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The Statistical Properties of Competitive Districts: What the Central Limit Theorem Can Teach Us about Election Reform

  • Justin Buchler (a1)

Any examination of newspaper editorials and reform group positions will indicate that the most commonly perceived problem with U.S. elections at the moment is that they are rarely competitive. This absence of competition has prompted recent proposals in several states, most prominently in California and Ohio, to reform the redistricting process to increase the frequency of competitive elections. These propositions failed, but that is unlikely the end of such attempts. The reason for these proposals is obvious. Political education in the U.S. indoctrinates us at a young age to believe that competition is good. In economics, market competition provides social benefits, and, by analogy, political competition must provide similar benefits. This argument is frequently made explicitly, such as by Schumpeter (1942), and it has its roots as far back as the often-assigned Federalist Papers #10 and #51. Of course, the economic definition of competition has little to do with the political definition of a competitive election. Broadly speaking, there are two economic definitions of competition: (1) competitive behavior, which generally means innovation, and (2) competitive market structures, which means many buyers, many sellers, and perfect information. In contrast, a competitive election generally means one in which the candidates' vote shares are roughly equal, or similarly, one in which each candidate has a roughly 50% chance of winning. The only obvious relationship between these definitions is that we might equate vote shares with market shares, but the benefits of a competitive market accrue regardless of whether sellers have equal market shares—they simply must charge the same price for the same goods, as determined by the intersection of the supply and demand curves. In fact, in a competitive market, each firm should have such a small market share that no firm is a price-giver, and the idea of an election for a single-member district in which there are so many candidates that no candidate has a significant vote share seems untenable. Alternatively, we might draw an analogy between pressure on sellers to charge the same price for the same good and pressure on candidates toward policy convergence, but the idea of all candidates offering the same bundle of policies makes many people uncomfortable as well. So, the analogy between the efficiency of a competitive market and the benefits of a competitive election falls apart. Of course, Schumpeter's (1942) argument was that political leaders should compete for votes by innovating with respect to policy based on the first definition of competition, but again, that means that the economic analogy has little to say about whether elections should be uncertain and decided by narrow margins. The fact that we happen to use the same word for different circumstances does not logically allow us to say the following: because competition is good in the marketplace, close elections are good. Free market economics cannot be used to defend the drawing of competitive districts without straining the analogy beyond its limits, regardless of how intuitively appealing the analogy is.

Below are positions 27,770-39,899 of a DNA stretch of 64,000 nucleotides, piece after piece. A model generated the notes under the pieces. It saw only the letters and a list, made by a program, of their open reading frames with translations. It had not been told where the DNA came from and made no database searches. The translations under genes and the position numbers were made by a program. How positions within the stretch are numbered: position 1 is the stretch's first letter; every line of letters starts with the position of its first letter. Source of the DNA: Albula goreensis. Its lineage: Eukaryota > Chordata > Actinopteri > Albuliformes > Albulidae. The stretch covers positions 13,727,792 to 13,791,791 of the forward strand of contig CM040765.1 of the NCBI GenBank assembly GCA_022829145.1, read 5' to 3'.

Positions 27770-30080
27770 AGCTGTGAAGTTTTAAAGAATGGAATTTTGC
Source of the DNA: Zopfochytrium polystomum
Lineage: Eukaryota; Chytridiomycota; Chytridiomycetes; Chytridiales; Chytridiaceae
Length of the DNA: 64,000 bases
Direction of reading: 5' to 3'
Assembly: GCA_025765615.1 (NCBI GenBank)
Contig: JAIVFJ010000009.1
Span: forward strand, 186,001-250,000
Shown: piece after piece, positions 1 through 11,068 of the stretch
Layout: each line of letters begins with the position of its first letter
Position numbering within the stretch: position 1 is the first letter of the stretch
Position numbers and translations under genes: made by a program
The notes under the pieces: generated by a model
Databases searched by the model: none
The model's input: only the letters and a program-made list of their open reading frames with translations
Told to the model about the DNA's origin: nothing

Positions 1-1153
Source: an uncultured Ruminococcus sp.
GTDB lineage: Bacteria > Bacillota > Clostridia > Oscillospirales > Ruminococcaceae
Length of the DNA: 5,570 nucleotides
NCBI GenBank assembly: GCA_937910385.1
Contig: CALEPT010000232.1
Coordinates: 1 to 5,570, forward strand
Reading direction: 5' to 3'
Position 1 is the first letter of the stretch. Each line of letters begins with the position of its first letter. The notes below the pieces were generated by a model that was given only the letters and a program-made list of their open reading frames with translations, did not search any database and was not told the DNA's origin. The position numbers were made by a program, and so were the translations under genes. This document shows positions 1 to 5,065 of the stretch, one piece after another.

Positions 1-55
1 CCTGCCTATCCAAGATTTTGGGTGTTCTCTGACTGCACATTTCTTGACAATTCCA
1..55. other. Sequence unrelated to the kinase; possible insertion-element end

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PS: Political Science & Politics
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